The term dependency injection has attained buzzword status within the programming community. Follow Agile developer J.B. Rainsberger as he goes beyond the buzz and breaks down a specific example of how injecting a dependency can improve the testability of your design.
The term dependency injection has attained buzzword status within the programming community. As with any idea that gains so much visibility so quickly, it has its detractors—mainly those who fear the idea will become another golden hammer. Their fears are well founded, as we saw with the book Design Patterns. Shortly after it appeared, programmers began writing systems riddled with global data, claiming to be improving the design with the Singleton pattern. These programmers likely skimmed the pattern description, failed to read about the drawbacks, and then went merrily on their way. One way to avoid repeating this pattern is to see a variety of both good and bad examples of how to apply a design idea. I would like to contribute to this cause by presenting an example of how to improve the testability of a design by injecting a dependency.
Suppose we are building a website to rival PayPal.com by providing a better electronic funds transfer service. Naturally, our site is transferbuddy.biz, taking full advantage of one of the cool new top-level domains. Before we can hope to compete with the big players in this market space, we need to implement a simple transfer of funds between members of our site. I start by test-driving a basic transfer feature, resulting in these tests:
- The Happy Path: The sender has enough funds to cover a transfer to the receiver.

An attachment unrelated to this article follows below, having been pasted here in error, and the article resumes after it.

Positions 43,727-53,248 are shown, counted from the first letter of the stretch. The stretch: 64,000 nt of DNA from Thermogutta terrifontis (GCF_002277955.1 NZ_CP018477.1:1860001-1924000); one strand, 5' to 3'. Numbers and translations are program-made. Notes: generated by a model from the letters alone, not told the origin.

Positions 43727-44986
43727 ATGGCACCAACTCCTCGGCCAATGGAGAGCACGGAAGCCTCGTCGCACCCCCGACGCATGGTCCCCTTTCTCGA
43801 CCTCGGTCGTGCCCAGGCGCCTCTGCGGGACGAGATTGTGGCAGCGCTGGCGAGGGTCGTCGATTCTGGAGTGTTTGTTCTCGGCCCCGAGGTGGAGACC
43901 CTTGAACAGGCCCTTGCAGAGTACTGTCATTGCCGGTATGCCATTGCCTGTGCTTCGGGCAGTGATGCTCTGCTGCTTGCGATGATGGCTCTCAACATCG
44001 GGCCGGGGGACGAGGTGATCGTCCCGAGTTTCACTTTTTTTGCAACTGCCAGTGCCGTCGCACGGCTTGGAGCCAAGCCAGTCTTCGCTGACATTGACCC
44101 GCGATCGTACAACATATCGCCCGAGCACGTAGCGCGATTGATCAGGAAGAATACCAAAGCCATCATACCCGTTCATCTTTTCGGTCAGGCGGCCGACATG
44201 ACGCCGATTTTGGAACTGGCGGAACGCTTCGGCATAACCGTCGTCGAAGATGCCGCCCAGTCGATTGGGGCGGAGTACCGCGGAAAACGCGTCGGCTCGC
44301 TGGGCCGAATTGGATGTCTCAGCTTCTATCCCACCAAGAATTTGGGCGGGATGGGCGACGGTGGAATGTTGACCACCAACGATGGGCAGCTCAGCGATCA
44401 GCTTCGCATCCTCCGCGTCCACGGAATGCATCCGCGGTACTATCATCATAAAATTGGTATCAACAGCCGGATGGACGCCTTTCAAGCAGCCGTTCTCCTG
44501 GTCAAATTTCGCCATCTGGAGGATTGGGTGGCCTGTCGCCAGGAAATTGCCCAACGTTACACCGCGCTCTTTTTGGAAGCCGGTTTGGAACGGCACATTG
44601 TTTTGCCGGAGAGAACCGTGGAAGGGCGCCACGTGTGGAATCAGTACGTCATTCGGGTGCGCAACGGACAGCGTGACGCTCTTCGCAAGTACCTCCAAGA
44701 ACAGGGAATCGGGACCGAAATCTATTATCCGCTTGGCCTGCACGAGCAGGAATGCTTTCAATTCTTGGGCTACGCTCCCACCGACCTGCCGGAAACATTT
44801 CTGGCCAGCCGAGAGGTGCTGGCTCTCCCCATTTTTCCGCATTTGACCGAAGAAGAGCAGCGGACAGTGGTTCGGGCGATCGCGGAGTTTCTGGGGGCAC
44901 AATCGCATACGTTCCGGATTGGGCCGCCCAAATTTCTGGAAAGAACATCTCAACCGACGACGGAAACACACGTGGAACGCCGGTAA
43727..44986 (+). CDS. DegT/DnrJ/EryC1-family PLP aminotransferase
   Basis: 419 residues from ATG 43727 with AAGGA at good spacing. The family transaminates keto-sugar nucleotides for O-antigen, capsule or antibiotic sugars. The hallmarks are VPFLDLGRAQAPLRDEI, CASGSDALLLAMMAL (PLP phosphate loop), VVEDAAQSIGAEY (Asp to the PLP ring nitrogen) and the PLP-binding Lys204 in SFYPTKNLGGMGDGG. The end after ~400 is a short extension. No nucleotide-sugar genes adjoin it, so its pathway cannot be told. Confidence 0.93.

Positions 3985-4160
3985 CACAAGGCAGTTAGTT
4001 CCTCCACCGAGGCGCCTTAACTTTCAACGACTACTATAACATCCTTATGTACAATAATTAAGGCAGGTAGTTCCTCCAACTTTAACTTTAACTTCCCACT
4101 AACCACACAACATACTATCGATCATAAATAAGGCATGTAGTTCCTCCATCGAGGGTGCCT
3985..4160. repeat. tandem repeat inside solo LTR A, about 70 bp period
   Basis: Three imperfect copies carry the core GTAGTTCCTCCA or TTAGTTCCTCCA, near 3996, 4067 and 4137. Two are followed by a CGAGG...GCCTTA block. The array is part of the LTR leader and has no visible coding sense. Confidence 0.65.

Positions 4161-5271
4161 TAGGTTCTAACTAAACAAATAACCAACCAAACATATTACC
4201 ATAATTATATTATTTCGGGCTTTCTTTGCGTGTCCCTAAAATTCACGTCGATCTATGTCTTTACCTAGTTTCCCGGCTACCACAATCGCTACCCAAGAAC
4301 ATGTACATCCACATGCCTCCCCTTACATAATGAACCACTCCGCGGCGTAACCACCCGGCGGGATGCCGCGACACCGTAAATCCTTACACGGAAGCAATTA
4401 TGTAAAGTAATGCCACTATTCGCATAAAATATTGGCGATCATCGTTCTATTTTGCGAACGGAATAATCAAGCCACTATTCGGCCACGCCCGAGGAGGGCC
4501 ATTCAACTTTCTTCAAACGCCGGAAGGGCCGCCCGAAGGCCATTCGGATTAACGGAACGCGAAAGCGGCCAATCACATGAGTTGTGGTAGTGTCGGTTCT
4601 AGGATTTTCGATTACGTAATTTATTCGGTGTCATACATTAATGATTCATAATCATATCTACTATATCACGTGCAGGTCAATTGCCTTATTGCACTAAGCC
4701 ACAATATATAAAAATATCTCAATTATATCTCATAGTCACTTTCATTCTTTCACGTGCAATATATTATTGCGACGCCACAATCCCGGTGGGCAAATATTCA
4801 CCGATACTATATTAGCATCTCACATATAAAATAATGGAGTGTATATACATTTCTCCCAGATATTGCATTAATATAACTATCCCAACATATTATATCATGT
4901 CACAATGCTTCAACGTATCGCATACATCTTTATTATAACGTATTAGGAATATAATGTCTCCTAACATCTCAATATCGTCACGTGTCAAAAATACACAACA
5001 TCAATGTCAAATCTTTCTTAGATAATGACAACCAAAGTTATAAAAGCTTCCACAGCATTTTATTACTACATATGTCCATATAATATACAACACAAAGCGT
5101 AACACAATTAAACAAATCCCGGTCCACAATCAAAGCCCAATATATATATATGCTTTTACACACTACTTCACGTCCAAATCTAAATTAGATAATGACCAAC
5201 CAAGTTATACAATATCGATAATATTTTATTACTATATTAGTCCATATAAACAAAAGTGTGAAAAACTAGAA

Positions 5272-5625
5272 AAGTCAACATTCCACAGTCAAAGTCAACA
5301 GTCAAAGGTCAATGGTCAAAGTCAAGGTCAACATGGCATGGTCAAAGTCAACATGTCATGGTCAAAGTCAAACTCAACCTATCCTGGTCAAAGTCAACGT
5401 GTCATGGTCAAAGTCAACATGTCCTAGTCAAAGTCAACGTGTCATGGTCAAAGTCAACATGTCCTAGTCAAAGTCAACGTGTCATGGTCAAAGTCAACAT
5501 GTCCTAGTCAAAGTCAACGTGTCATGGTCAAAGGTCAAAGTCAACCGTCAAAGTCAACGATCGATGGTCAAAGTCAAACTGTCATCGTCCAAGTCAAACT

- The sender transfers his entire balance to the receiver, which we allow.
- The sender has insufficient funds to cover the transfer, so it fails.
- The sender attempts to transfer $0, which we disallow.
- The sender attempts to transfer funds to himself, which we disallow.
Each of the tests follows a similar rhythm: create a sender and receiver, execute the transfer, check the receipt, then verify the sender’s and receiver’s balances. (Amounts are in Canadian dollars only, for now. We’ll tackle multiple currencies later.) The receipt indicates either a successful transfer or a denial of the request, including the specific reason. After checking the receipt, the test verifies that the money has (or has not) changed hands. You can find a few of these tests in Listing 1.
As nice as it is to have completed our first feature, transferbuddy.biz is in business to turn a profit, so the next important feature is obvious: We need to collect a fee for each funds transfer. Our crack financial analysis department has identified a fairly simple scheme: Receiving funds is free, but sending funds costs $2 plus 2.9 percent of the value of the transaction. Returning to our Happy Path test, the fee for the successful transfer comes to $4.90 on the $100 transfer. I test-drive this feature, adding a method named calculateFee() to the class FundsTransfer . I write three tests, calculating the fee on a $0 transfer, a $1,000 transfer, and amounts such as $157.41 and $157.42 that force me to round down and up, respectively. As I write these tests, I feel a familiar twinge that usually indicates the onset of a design problem. It has to do with the choice of putting the method calculateFee() on the class FundsTransfer.
What triggers my vague uneasiness is being forced to deal with irrelevant details when writing these tests. Following is an example:
The Test Example merely wants to check the fee amount, but that requires creating a FundsTransfer object. To do this, I have to supply the sending party, the receiving party, and the amount of the transfer, even though the sender and receiver have no bearing on how the fee is calculated. These irrelevant objects make the test unnecessarily